10-hour hockey game to educate veterans about suicide prevention

The number 22 had multiple meanings at a hockey event at Wesley Chapel on Friday night. For 22 straight hours, veterans play hockey to raise awareness of veteran suicide.

Every day, 22 veterans commit suicide, or about 8,000 veterans a year.

The Tampa Bay Warriors Hockey Club, a non-profit organization that helps veterans adjust to civilian life, hosted the second annual “Hockey Heals 22.” Army veteran Delio F. Cervera, club secretary, said tonight’s event also raises money for suicide prevention.

“The number 22 is a big stat that came out a few years ago,” said Nicole Gravelle, an Army veteran and Warriors board member.

She is among more than 300 players who will compete in games from 7 p.m. Friday to 5 p.m. Saturday at the AdventHealth Ice Center.

“Our mission is to bring everyone together, to provide veterans with a safe place to come together and play hockey, healing,” said Gravelle.

Missing the camaraderie is a common thought when talking to civilian life players. Many see hockey as a positive substitute. Army veteran Daniel McConnell joined the Warriors at a time in his life when he felt lost.

“A lot of your identity is formed with the military, and once you get out a lot of guys feel a bit lost. When you can’t find a sense of belonging outside of that, it’s easy to getting into a dark place,” McConnell said. “Hopefully those kinds of organizations can stop guys from getting to that place or get them out of there if they’re there.”

The Tampa Warriors roster includes more than 100 disabled veterans. Tampa Warriors executive director Chris Scangarello served in the Marine Corps and United States Army for 22 years. He joined the Warriors in 2019.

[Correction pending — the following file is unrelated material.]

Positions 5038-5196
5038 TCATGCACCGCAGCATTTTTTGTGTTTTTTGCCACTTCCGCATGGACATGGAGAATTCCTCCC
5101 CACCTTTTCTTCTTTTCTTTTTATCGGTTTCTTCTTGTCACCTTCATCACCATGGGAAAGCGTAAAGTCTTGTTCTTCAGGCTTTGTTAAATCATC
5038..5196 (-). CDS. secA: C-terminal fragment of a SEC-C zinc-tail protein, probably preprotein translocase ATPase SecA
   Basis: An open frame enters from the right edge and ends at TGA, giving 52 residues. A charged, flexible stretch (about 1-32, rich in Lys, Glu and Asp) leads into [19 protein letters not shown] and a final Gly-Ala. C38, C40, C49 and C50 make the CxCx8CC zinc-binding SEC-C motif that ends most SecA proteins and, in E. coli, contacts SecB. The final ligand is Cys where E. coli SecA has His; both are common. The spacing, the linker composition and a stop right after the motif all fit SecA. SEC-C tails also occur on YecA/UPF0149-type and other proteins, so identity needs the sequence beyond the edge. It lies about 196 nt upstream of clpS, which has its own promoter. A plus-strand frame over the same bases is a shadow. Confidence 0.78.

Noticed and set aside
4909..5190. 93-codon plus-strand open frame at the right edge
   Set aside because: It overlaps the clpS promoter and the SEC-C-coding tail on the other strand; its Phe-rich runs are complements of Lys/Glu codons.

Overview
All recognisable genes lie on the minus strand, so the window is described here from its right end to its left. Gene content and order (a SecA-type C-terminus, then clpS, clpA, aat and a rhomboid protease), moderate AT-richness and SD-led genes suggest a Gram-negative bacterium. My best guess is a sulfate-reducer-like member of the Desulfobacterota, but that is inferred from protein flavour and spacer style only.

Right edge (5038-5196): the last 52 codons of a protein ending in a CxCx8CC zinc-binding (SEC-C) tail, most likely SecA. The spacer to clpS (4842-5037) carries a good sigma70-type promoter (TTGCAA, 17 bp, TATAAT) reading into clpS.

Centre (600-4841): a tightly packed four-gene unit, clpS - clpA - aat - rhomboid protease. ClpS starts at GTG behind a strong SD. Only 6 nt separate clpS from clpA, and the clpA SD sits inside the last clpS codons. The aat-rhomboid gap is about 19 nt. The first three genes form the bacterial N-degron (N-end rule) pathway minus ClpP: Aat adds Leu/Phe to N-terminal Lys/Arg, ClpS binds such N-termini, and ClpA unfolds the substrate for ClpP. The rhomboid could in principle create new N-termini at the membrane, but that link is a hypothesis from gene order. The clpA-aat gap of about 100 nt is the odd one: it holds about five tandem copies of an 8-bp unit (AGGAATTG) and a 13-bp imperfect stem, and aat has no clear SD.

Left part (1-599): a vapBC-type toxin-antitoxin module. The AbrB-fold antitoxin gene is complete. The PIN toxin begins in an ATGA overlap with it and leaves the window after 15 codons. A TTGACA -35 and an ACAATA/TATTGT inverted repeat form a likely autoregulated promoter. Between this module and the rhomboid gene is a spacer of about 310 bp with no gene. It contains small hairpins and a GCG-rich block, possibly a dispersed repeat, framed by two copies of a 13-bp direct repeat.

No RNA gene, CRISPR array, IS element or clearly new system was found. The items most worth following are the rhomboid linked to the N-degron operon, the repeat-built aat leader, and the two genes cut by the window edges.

Chris Scangarello is the executive director of the Tampa Warriors.

Scangarello said they have four Warriors teams that will play a minimum of four games during those 22 hours of hockey against incoming teams from across the region.

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“It’s therapeutic for us to be here on the ice, to get out of the house, to be around like-minded people who have gone through some of the same challenges,” Scangarello said.

Ruben Hernandez has been playing with the league since 2017. He served in the US Air Force and Clearwater Fire and Rescue for four years.

“The best time was at three in the morning, watching the teams that came to play us dragging their gear, and they looked tired wondering why they were there. But they get on the ice, and they’re just having a great time supporting this cause for us,” Hernandez shared.

The Tampa Warriors practice twice a month. Their coach, Ryan Danger, tries to stay awake for 22 hours of games.

“I love this game and I love these guys. And I love what this game does for these guys,” Danger said.

There will also be games, raffles and food during the event.

To donate to Hockey Heals 22, visit: www.zeffy.com.

Catherine J. Martinez